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Seal & Sea Lion Week 2023: Celebrating Science and Safety

March 20, 2023

During March 20–24, NOAA Fisheries highlights science, conservation, and management about seals and sea lions.

Black Hawaiian monk seal pup lies on its back, wide-eyed, on a sandy shore and looks into the camera. Hawaiian monk seal pup taking it easy on a beach in the Northwestern Hawaiian Islands. Credit: NOAA Fisheries Hawaiian Monk Seal Research Program

Welcome to Seal & Sea Lion Week! Every year NOAA Fisheries dedicates a week to celebrating seals and sea lions, also called pinnipeds, to promote education, conservation, and science. This year, we are also celebrating the 50th anniversary of the Endangered Species Act, highlighting Hawaiian monk seals, and exploring ways you can help to protect and conserve seals and sea lions!

About Seals and Sea Lions

The word pinniped means “flipper” or “fin-footed” and includes all species of seals, sea lions, and walruses. This week, we will feature these fin-footed mammals and their role in productive marine systems. All seals and sea lions are protected under the Marine Mammal Protection Act, and endangered and threatened species are protected under the Endangered Species Act too.

Pinnipeds are a group of marine mammals that include three different families: Phocids (seals), Otariids (fur seals and sea lions), and Odobenids (walruses).

harbor seal illustration

Phocids (seals) are known as the “true” seals or sometimes the “earless seals.” They have ears; they just lack external ear flaps. They use rear locomotion, meaning they move their back flippers side to side to propel themselves through the water. On land, they hop around on their bellies like an inch-worm.

drawing of stellar sea lion

Otariids (fur seals and sea lions) are known as the “eared seals” because they have external ear flaps. They use front locomotion; their front flippers are used in a similar fashion to the breast stroke to propel themselves through the water. On land, they use all four flippers to “walk.”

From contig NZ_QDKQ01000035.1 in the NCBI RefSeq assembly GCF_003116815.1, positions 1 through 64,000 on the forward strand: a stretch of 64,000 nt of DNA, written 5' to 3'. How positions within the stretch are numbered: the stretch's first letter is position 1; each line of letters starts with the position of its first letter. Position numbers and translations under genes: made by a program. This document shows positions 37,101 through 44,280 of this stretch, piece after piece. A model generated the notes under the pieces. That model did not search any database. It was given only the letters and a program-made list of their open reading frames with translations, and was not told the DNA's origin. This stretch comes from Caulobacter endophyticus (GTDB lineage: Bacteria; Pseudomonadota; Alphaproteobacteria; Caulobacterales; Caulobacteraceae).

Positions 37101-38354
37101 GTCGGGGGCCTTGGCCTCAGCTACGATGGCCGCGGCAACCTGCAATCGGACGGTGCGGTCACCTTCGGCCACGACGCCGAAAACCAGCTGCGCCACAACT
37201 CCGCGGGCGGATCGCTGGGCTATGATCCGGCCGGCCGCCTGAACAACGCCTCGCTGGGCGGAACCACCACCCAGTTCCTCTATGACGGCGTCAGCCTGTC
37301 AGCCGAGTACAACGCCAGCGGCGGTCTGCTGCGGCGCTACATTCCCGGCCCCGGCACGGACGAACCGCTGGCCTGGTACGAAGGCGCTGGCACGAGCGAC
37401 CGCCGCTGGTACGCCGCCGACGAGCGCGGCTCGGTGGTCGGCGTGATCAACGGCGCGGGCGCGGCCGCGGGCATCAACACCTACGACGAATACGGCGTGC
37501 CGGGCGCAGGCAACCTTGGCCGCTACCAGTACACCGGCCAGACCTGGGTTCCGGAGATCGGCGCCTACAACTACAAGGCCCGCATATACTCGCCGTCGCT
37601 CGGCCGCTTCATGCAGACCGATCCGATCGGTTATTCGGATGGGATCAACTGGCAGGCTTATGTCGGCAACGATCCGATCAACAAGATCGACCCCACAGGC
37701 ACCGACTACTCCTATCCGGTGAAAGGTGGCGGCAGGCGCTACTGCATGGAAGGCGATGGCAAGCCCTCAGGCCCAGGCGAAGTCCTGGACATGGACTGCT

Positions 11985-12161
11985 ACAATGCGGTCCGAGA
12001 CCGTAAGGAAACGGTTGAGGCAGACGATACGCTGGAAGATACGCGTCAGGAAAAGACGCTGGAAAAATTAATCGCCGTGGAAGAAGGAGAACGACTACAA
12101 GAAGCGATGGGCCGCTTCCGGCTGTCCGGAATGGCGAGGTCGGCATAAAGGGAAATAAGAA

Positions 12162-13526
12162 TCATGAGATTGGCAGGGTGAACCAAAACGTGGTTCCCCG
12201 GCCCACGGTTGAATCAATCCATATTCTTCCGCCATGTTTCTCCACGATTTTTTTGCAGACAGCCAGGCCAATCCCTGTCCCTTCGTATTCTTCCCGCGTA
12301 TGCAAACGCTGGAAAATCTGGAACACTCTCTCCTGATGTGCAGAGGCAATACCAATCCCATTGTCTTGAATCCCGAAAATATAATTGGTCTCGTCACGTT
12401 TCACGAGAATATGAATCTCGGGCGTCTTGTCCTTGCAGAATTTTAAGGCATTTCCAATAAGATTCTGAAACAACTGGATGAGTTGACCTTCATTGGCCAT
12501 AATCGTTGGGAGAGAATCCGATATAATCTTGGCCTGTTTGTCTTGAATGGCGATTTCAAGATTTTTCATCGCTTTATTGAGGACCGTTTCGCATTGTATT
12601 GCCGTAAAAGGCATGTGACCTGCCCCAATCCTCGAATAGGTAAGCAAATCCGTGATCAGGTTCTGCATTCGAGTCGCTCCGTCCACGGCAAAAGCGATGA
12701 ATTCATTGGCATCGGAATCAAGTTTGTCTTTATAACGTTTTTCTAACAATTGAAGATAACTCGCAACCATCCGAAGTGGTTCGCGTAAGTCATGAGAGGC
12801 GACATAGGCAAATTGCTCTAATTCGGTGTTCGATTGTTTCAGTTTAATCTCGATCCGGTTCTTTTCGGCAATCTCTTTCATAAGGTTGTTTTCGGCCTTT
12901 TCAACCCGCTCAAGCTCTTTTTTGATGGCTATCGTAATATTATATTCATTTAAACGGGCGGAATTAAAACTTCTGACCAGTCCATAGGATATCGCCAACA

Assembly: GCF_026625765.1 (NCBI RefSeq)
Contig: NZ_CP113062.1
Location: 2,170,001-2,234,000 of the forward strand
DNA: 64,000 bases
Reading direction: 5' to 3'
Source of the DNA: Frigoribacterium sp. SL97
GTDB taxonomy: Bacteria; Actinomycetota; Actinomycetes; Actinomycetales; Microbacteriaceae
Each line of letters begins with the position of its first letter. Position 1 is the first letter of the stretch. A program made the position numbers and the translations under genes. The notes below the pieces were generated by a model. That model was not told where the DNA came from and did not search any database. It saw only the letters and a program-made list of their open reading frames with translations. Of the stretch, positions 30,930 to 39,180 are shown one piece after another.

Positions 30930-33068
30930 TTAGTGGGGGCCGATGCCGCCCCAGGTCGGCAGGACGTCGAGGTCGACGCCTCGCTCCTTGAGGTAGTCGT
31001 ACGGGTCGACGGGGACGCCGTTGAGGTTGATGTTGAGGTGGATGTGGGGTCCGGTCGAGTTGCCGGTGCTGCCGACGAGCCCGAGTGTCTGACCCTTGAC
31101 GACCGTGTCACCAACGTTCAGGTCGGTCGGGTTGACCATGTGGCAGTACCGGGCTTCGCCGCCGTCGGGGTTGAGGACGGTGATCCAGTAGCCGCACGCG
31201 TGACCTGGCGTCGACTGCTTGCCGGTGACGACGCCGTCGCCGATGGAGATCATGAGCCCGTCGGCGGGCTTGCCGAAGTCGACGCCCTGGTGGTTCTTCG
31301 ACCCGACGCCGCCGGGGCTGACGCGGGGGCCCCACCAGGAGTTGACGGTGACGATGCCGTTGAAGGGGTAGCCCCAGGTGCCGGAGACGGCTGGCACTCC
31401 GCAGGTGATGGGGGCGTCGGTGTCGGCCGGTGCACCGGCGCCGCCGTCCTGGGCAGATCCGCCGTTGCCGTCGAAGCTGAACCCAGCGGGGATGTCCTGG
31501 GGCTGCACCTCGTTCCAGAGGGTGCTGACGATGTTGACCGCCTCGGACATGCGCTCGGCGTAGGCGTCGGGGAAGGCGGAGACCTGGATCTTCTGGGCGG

Photo of a walrus on sea ice.
A walrus on Bering Sea ice. Credit: NOAA Fisheries

Odobenids (walruses) are managed through the U.S. Fish and Wildlife Service. Visit their website to learn about them.

Pinnipeds are one of the keystone species in marine ecosystems, which means they are instrumental in creating and maintaining the ecosystem. Their presence is critical in maintaining a balance in the food web. As predators, pinnipeds eat mainly fish, squid, and crustaceans. They also are a food source for large predators like orcas, sharks, and polar bears. They are important subsistence species for Alaska Natives, who can harvest seals to meet the community’s nutritional and cultural needs, consistent with traditional practices.

Share the Shore—Keep Your Distance

White and black spotted harbor seal rests with its darker, mostly black seal pup by the water.
Harbor seal and pup resting on the shore. Credit: Dr. Brandon Southall, NOAA Fisheries

Pinnipeds are semi-aquatic and one of the few marine mammal species to spend a large portion of their lives on land.

When pinnipeds come on land, it can be tempting to try to get close to them. But, it’s important to view these wild animals from a safe and respectful distance for their safety—and yours. Learning how to interact with and observe ocean animals can help you make the right decisions when you encounter them by water, land, or air.

Show seals love by giving them a thumbs up. Be sure to keep a 150 feet distance. Raise your thumb up, and close one eye. If you can still see the seal behind your thumb, you are too close!

Stay at Least 150 Feet Away from Seals and Sea Lions—No Selfies!